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Web Services Software Factory (4 of 5)

Note: All links current as of the time of this blog post

We are in the home stretch. If you haven’t already, you may want to take a look at tutorial parts 1, 2, and 3 before beginning this one.

At this point, we’ve defined our service, created Data Contracts and Service Contracts, implemented the serivce, and programmed the code behind the endpoints. All we have left to do before this service is fully functional is to create the Host Contracts, which will set up the actual endpoints for us.

In your Solution Explorer, right click on the MyCryptographyService.model and choose Add –> New Model. In the dialog, select Host Model and complete the the form and click finish.
New Host Contract Model Dialog

This brings up a new designer surface for the Host Designer.
Host Model Designer

The very first thing we need to do is to right click on the Host Model in the Host Explorer and select “Add New Host Application”.
Add New Host Application Menu

This will create HostApplication1. Right click on it and view properties. Change the name to “CryptographyServiceWS” and the Implementation Technology to “WCF Extensions”. For Implementation Project you need to pick the project that is going to be the one the people will actually connect to. You can create your own Web Services project if you’d like, but there is one already included for us, so I will use that one for the purposes of this experience. Expand the dropdown as shown below and choose MyCrytographyService.Host.
Choose a Host Project

Return to the Host Explorer, right click on CryptographyServiceWS and choose “Add New Service Reference”. This creates ServiceReference1.
Add Service Reference to Host

Right click on ServiceReference1, choose properties and set its name to CryptService. Select to Enable Metadata Publishing to true. For Service Implementation Type, click the ellipses to bring up this dialog and choose CryptService.
DSL Model Element Selector

Go back to the Host Explorer. Right click on CryptService and choose “Add New Endpoint”. Endpont1 will appear. Right click on Endpoint1, select properties and change its name to Crypt, leave Binding Type at basicHttpBinding, and enter “Basic” in the Address field. As the tooltip says, the Address field allows you to append something to the name of the endpoint so that you can create many different endpoints, each to the same code. The point being to allow users to connect with many different bindings, but to do that you must create an endpoint for each. Rather than have many different endpoint names, you can just add a suffix. Additionally, this can also be used to version the endpoints on your service.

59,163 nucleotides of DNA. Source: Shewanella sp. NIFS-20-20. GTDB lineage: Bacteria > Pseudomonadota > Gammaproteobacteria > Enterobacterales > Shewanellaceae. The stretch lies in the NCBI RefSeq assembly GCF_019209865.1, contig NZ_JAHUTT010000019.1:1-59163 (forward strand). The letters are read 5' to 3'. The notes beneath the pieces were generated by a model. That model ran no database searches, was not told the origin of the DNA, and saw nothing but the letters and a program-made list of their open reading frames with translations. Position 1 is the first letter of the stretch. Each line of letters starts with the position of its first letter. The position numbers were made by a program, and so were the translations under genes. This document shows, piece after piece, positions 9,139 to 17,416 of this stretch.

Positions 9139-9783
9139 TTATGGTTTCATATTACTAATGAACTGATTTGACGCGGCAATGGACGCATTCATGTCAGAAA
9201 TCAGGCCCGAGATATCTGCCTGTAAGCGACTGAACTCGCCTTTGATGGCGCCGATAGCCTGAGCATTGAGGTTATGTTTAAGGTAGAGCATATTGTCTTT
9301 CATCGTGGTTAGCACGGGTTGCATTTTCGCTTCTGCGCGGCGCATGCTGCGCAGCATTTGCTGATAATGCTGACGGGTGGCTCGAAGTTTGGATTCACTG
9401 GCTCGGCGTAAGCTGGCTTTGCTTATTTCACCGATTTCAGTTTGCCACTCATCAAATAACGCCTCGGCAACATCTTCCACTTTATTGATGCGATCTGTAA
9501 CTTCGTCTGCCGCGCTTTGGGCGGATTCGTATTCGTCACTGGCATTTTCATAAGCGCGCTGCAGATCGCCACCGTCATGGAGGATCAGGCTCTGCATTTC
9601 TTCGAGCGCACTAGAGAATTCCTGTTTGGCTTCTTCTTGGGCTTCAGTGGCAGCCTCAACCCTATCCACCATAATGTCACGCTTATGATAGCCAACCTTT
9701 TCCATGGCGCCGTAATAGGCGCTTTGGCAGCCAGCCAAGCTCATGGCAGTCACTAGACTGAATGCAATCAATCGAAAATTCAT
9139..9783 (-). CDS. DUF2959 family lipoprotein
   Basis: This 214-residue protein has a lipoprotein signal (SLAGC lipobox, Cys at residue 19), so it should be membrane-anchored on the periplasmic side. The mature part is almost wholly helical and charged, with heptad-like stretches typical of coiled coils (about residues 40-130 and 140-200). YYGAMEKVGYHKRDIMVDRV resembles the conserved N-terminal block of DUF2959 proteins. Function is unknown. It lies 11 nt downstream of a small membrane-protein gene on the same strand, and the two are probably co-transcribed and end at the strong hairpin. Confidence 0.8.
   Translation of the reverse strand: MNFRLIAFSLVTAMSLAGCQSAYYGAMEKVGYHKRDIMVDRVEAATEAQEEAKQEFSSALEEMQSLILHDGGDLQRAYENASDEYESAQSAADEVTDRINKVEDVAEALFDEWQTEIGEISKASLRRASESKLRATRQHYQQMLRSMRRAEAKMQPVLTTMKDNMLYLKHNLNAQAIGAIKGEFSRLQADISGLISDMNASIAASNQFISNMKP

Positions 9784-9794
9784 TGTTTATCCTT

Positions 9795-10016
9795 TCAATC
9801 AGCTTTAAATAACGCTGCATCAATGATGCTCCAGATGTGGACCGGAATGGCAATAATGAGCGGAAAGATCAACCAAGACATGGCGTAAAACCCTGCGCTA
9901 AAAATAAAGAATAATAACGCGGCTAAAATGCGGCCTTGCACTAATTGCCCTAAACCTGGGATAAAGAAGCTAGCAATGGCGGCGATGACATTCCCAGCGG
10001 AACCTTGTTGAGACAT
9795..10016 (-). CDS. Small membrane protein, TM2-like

That’s it. When you click again on CryptService in the Host Explorer, you see this screen on the left. Click “Generate Service” and if you’ve done everything correctly, you should be set to go. If you do not see this screen, that means you have left out a step. Please review the tutorial up to this point and if you are still stuck, leave me a comment and I will try to help.
Auto Generate Service

Now, if you go back to your Solution Explorer and navigate to the Tests folder and look inside the MyCryptographyService.Hosts project, you will see the CryptService.svc file.
CryptService.svc

This is the “page” that people will connect to. In fact, if you right click on it and choose “View in Browser” you should see the page below.
CryptService Page in Browser

If you click the link that is provided on that page, you can see the WSDL from the service itself.
CryptService WSDL

That’s it. Your WCF service is now fully functional. In the final piece of the tutorial, we’ll make a C# Console Application that calls our service and gives us back some results.

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